Bike Set Up - A Female Perspective
Bike Set Up - A Female Perspective
Despite what you might guess, my bike set up is not significantly different from the guys'. In fact, I'd say that my set up is a function of weight, height, and riding style (all which don't really have anything to do with gender).

It’s no secret that having your bike set up properly can make or break a ride. However, there are a lot of conflicting ideas out there about bike set up; women’s specific set ups and professional fitting sessions are just two of the many debated areas of bike fit. If you’re someone who is new to riding, or someone who has never paid attention to the finer details of “bike set up”, the idea can seem pretty overwhelming. So, I decided to write this post to (hopefully) simplify some of the decisions with respect to bike set up and offer my perspective as a professional female racer.

What bike set up really boils down to is quite simple: does your bike feel good? Are you comfortable? Do you feel like the bike is an extension of yourself? You might not notice a good bike set up, but a bad bike set up can be painfully obvious. 

Despite what you might guess, my bike set up is not significantly different from the guys'. In fact, I'd say that my set up is a function of weight, height, and riding style (all which don't really have anything to do with gender). 

There is a lot of biased information on this topic out there, but the bottom line is that every single body, male or female, is different. The best way to figure out your own set up is to ride your bike. The more you ride, the more you will notice what is comfortable and what isn’t. In the rest of this post, I’ll run you through my bike set up as a 5’7” elite female mountain bike racer to give you an idea of what women are running. Hopefully, this will help dispel some of the confusion that women face with respect to bike fit. 

My bike set up: 

BIKES: Norco Revolver FS and HT, 27.5 inch wheels.

FRAME: I ride a medium, which in Norco sizing equates to about a 17” frame. I truly don’t believe that women need a women’s specific frame. I ride just as aggressively on the same trails as my male counterparts – and any fit modifications I want to make can be accomplished with componentry rather than a “women’s specific” frame. Sure, my shoulders are narrower and my hands are smaller, but that doesn't mean I need a women's frame - just that I could potentially opt for a narrower bar and smaller grips. 

WHEEL SIZE: I currently ride a 27.5 inch wheel, and love it. However, different wheel sizes each have their place for specific terrain. I am not married to either wheel size and think both 27.5 and 29 make for great bikes. However, if you’re an exceptionally small rider, I would opt for the smaller wheel size. Right now, my teammates (Peter and Quinton) ride the 29" wheel size.

BAR: I ride a 720mm bar with a 6° backsweep and a gentle rise. I love it – perfect steering control and confidence descending. Plus, the backsweep puts my hands in a more comfortable position. The only difference between the guys and I here is that they may run a 740mm bar (a typical stock length for XC).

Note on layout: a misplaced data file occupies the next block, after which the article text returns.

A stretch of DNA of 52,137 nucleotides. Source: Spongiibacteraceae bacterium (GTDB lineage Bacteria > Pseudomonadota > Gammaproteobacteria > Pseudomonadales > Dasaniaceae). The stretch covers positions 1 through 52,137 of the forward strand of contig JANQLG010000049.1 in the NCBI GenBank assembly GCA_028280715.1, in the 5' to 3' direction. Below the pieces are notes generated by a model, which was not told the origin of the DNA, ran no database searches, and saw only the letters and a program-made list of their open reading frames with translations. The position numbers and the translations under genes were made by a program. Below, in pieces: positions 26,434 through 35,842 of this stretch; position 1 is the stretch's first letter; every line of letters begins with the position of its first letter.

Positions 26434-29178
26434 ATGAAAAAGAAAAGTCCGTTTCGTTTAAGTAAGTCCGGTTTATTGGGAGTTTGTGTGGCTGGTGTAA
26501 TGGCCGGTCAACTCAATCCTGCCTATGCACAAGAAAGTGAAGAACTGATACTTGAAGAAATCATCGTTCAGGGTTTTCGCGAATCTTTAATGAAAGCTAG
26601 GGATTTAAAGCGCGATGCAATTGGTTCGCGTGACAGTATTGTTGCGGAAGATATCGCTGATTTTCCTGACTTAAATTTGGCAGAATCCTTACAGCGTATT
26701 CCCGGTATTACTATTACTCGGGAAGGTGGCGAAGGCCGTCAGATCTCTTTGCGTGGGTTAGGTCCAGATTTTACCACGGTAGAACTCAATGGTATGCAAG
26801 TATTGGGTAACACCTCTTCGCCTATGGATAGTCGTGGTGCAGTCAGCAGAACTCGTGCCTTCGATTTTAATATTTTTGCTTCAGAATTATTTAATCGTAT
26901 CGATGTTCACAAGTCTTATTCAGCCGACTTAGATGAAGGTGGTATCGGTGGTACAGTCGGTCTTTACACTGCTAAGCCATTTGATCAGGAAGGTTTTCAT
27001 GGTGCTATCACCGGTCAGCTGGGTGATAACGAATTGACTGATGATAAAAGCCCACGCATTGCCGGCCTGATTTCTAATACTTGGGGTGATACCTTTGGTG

STEM: on both my FS and HT, I ride a -6°, 90mm stem. I also run it with a very low stack. This is to put me a bit lower on the front end – great for climbing aggressively on steep single track and putting my centre of gravity (COG) a bit lower. Again, no real difference between the guys' bikes and mine here. 

SADDLE: I tend to like a wider saddle, however, that’s not the best for mountain biking (the seat needs to be narrow enough to move forward through your legs when descending). My favourite saddle for MTB is the WTB Silverado. I run the saddle slammed forward on the seat post (forward enough that when my pedals are at “9 and 3”, my forward knee is even with my toes) and tilted down* at about 4°. This is probably the area of greatest difference between my set up and the guys' - they tend to run their saddles at 0° tilt and a little farther back on the post. 

*This is a seriously overlooked area of bike fit for women. Unlike men, we have to sit on our soft tissues”, so having the saddle tilted slightly down can alleviate discomfort by shifting weight elsewhere. 

SADDLE TO BAR DROP: my saddle to bar drop height is about 1cm. I find it gives the perfect balance of weight on the front end for climbing and low COG for descending. 

CRANK LENGTH: I run a shorter crank and narrower Q factor than a lot of the guys – 170mm crank arm and 158 Q factor (I'll let you in on a secret - I have short legs).

SUSPENSION SAG: on my hardtail, I run my fork at about 15% sag. On my FS, I run my shock at 20% sag and fork at 15% sag. Again, no difference to the guys here. 

TIRES AND PRESSURE: obviously, I run different tires in different conditions. However, my favourite tire right now is the Kenda Honey Badger XC Pro in 2.2 (the width). I love the high volume of the tire and the tread pattern is a great ballance of fast rolling and tacky traction. Tire pressure is dependent on rider weight, terrain, and riding style, but to give you a reference, I run 18psi in the front and 19psi in the rear when I race these high volume tires. 

Hopefully my set up shows you that, often, women aren't running drastically different set ups than men. Despite some of the info out there, I would argue that set up is dependent on rider height and style - and not at all dependent on gender. And remember, the best way to find your set up is to just ride your bike!



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